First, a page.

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Tuesday, January 18, 2005

Mining Amazon To Measure Literary Tastes

Amazon.com, according to Dartmouth professor Mikhail Gronas, has opened a door to new avenues of literary study. According to him, there are volumes of as-yet unexplored, non-professional literary criticism at this popular website, in the form of customer reviews, which are ripe for academic scrutiny.

Science Daily reports, Gronas, an Assistant Professor of Russian Language and Literature, wants to know why people read certain books, what drives those reading decisions, and what lies behind readers' reactions. Sociological surveys are fine, he says, but the answers are shaped by the questions. With online book reviews, like those at Amazon.com, he can begin to get a quantitative measure of taste (from the number of stars assigned by readers to a book) along with a qualitative assessment (from the personal commentary provided by readers). "Amazon.com book reviews are not based on literary theory," he says. "They are written by everyday readers, not scholars, who bring a new perspective to the topic of taste. Since online reviews are voluntary, they offer honest opinions that aren't prompted by specific questions."The second part of Gronas' work involves digging deeper into the reviews to understand the more qualitative or subjective elements of literary taste. "It's generally believed that people with emotional tastes are separate from people with intellectual tastes, that these two characteristics can't reside in the same person," he says. "In the Amazon.com book reviews, I often saw both of these elements of taste illustrated in the same commentary of a reviewer. One person can exhibit a hybrid of tastes." Gronas says that the online review community is a virtually untapped wealth of information that provides insight into what shapes opinions and cultural preferences. Individual choices and judgments have been studied by economists and social scientists. Amazon.com adds another dimension to this field by providing a new pool of data to examine."I am introducing a palpable, probabilistic approach to literary criticism. That's what makes it fun."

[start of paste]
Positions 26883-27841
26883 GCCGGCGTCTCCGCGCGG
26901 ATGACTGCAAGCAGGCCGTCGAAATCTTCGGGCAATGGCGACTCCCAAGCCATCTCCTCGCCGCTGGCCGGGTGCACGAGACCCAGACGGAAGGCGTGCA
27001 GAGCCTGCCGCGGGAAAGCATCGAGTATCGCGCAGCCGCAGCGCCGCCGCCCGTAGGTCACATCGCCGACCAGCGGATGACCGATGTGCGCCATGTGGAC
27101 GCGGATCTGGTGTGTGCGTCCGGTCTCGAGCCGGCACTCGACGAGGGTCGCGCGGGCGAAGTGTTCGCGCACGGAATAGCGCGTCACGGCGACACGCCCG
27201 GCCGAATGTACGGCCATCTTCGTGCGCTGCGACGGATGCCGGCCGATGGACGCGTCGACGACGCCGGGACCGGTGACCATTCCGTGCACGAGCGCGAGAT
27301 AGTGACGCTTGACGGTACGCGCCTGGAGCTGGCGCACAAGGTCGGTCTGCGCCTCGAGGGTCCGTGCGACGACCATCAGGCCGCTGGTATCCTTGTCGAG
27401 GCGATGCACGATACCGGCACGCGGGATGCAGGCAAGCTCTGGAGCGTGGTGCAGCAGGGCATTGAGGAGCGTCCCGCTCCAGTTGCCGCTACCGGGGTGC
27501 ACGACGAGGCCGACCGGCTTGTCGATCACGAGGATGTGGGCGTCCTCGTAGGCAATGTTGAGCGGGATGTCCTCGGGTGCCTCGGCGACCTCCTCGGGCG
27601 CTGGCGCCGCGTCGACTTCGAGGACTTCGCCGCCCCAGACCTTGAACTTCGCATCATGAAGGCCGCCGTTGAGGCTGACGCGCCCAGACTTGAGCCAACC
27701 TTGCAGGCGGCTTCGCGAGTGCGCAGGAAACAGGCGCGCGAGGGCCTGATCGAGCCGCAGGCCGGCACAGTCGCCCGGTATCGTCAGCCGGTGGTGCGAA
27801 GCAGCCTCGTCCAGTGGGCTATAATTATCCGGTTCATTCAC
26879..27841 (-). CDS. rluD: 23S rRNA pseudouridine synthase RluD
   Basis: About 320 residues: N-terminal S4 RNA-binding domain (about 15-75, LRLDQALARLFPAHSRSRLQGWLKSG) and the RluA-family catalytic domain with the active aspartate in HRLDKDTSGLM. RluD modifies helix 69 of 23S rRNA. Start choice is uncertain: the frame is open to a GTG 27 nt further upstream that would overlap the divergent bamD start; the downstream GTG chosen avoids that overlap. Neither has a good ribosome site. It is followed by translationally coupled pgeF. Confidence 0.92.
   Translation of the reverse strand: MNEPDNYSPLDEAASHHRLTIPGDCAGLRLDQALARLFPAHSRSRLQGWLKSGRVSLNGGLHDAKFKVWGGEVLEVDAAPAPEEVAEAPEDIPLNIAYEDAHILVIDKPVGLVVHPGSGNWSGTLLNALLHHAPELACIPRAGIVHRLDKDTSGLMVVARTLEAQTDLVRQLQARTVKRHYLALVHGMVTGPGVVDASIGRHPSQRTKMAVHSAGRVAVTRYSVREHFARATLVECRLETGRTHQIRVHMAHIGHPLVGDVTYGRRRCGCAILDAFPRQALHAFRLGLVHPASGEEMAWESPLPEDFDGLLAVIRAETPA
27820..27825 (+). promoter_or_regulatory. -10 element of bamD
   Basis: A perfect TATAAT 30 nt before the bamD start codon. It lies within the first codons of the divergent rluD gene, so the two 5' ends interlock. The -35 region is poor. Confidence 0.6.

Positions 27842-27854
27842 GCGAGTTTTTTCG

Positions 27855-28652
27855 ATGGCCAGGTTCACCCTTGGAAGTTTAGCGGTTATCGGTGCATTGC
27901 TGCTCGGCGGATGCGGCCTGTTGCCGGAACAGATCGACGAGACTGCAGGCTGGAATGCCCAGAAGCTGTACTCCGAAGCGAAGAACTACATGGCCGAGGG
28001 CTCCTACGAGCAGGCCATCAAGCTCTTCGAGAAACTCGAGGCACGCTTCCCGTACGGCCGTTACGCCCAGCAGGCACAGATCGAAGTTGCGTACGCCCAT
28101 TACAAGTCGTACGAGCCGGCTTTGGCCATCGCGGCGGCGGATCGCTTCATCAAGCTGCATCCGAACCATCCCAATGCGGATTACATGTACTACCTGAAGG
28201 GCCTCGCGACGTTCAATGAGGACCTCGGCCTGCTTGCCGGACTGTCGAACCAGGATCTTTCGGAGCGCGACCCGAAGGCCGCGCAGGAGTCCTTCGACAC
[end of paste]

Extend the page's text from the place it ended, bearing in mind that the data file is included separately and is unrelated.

My TAKE:Cool .. The time for using online community data for secondary and tertiary analysis has come.. Ultimaltely online analysis range and coverage shall encompass the complete scope in brick and mortar world and provide many more patterns based operational data and historical data.

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